Among those at Tuesday’s meeting was Harold Reheis, former director of the Georgia Environmental Protection Division, now a consultant for the project. Also present was Tommy Craig, an environmental lawyer from Covington. Craig was the attorney who represented Cherokee County in its battle over the Hickory Log Creek reservoir on the Etowah River.
They were joined by Hall County Commission Chairman Tom Oliver and Carl Nichols, who represents the Austrian family that owns the surrounding land.
"To get somebody in Washington to move is very difficult," said Oliver. "We had two senators, a congressman and top officials from the corps of engineers and were able to work to some resolution.
Hall County purchased 805 acres of the 7,000-acre Glade Woodland Farms property in Northeast Hall seven years ago with the intention of building a reservoir there.
The original design called for using Lake Lanier as a conduit to transport the water to Gainesville’s water intakes. That proposal has been met with some skepticism by the federal government because it has never been tried before.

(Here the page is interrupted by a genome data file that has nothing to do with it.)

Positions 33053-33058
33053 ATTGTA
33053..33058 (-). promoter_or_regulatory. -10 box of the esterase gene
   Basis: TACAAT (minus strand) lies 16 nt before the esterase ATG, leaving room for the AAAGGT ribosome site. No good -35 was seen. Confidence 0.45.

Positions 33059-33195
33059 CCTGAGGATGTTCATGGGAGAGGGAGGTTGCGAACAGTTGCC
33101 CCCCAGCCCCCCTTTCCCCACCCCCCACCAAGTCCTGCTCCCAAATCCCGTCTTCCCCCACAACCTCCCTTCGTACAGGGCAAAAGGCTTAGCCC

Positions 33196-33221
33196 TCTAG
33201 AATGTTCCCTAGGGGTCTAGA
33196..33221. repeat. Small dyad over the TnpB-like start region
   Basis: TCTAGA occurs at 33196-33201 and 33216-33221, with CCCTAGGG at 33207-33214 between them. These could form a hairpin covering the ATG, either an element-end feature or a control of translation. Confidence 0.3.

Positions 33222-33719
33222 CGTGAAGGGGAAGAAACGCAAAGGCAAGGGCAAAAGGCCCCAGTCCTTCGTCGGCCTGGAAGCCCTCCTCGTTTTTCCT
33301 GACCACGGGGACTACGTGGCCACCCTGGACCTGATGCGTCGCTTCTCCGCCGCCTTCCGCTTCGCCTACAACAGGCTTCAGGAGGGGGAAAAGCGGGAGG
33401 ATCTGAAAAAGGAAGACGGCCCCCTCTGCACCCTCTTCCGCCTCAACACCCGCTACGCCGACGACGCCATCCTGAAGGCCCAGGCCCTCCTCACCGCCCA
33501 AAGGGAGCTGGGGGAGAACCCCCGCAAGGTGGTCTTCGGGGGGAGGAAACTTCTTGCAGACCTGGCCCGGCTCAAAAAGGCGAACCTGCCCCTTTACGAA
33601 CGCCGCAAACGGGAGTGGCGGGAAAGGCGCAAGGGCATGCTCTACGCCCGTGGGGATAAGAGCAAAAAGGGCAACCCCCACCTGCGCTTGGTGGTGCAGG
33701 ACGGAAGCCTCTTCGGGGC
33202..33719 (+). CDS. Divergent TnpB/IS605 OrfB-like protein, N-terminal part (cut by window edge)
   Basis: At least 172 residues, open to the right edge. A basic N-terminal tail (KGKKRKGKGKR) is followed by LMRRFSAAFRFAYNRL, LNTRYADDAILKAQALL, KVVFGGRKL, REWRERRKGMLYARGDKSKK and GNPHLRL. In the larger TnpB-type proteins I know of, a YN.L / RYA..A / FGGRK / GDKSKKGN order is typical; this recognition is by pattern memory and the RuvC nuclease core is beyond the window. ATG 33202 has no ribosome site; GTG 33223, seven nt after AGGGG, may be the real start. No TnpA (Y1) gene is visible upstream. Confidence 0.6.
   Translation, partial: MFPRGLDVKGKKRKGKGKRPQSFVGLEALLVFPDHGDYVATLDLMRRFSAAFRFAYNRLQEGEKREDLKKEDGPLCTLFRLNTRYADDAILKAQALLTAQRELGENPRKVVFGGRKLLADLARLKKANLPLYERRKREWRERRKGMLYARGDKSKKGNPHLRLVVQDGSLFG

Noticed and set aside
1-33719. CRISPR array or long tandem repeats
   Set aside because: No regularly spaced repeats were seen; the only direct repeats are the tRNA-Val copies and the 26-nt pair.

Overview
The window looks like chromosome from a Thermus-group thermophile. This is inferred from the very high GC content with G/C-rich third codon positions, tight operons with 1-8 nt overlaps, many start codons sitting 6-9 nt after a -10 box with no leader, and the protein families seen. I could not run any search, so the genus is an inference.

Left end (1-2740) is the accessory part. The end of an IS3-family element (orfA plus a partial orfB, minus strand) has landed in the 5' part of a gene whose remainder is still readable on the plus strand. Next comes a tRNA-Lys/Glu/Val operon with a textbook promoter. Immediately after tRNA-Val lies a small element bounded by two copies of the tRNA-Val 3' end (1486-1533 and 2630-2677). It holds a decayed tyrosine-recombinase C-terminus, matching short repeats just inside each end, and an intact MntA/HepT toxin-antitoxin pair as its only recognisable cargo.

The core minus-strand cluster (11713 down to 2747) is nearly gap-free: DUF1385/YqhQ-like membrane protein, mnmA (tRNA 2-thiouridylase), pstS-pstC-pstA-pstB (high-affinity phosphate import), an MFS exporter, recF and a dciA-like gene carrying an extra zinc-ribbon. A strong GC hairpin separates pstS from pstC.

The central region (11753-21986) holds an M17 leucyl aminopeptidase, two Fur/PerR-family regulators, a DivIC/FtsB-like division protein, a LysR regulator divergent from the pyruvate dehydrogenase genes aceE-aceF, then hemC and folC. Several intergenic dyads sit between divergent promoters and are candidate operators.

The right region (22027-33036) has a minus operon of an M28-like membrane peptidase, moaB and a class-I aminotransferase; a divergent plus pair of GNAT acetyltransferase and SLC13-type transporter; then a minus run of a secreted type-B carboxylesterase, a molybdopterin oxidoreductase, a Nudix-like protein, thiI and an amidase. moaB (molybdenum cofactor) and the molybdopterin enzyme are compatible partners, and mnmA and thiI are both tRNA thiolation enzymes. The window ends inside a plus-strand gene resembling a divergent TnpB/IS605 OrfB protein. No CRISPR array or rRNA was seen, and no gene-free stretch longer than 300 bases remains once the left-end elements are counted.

The arrangement for the reservoir is an unusual public-private partnership. The county owns the 805 acres on which the reservoir will be built with some contributions by the surrounding land owners, who have previously offered to operate the reservoir until it is transferred to county maintenance at a later date.
Meanwhile, Oliver is hopeful that the project may fit into the economic stimulus plan and could qualify for federal funding.
The operational transfer of the Glade Farm reservoir to the county could take place as soon as 2020, when water would be made available for municipal use.
Woodley, who is in charge of public works projects, has remained in office at the request of Secretary of Defense Robert Gates until his successor is named by the White House.
As he left the meeting, Woodley said he knew that any project surrounding Lake Lanier would be controversial, but he and his staff agreed with the request to move ahead with the project.
"There is a lot resting on the continued vitality of Lake Lanier," Woodley told The Times. "It really is the key to the prosperity of North Georgia and therefore the entire Southeastern region of the country. You can’t be too careful when it comes to Lake Lanier."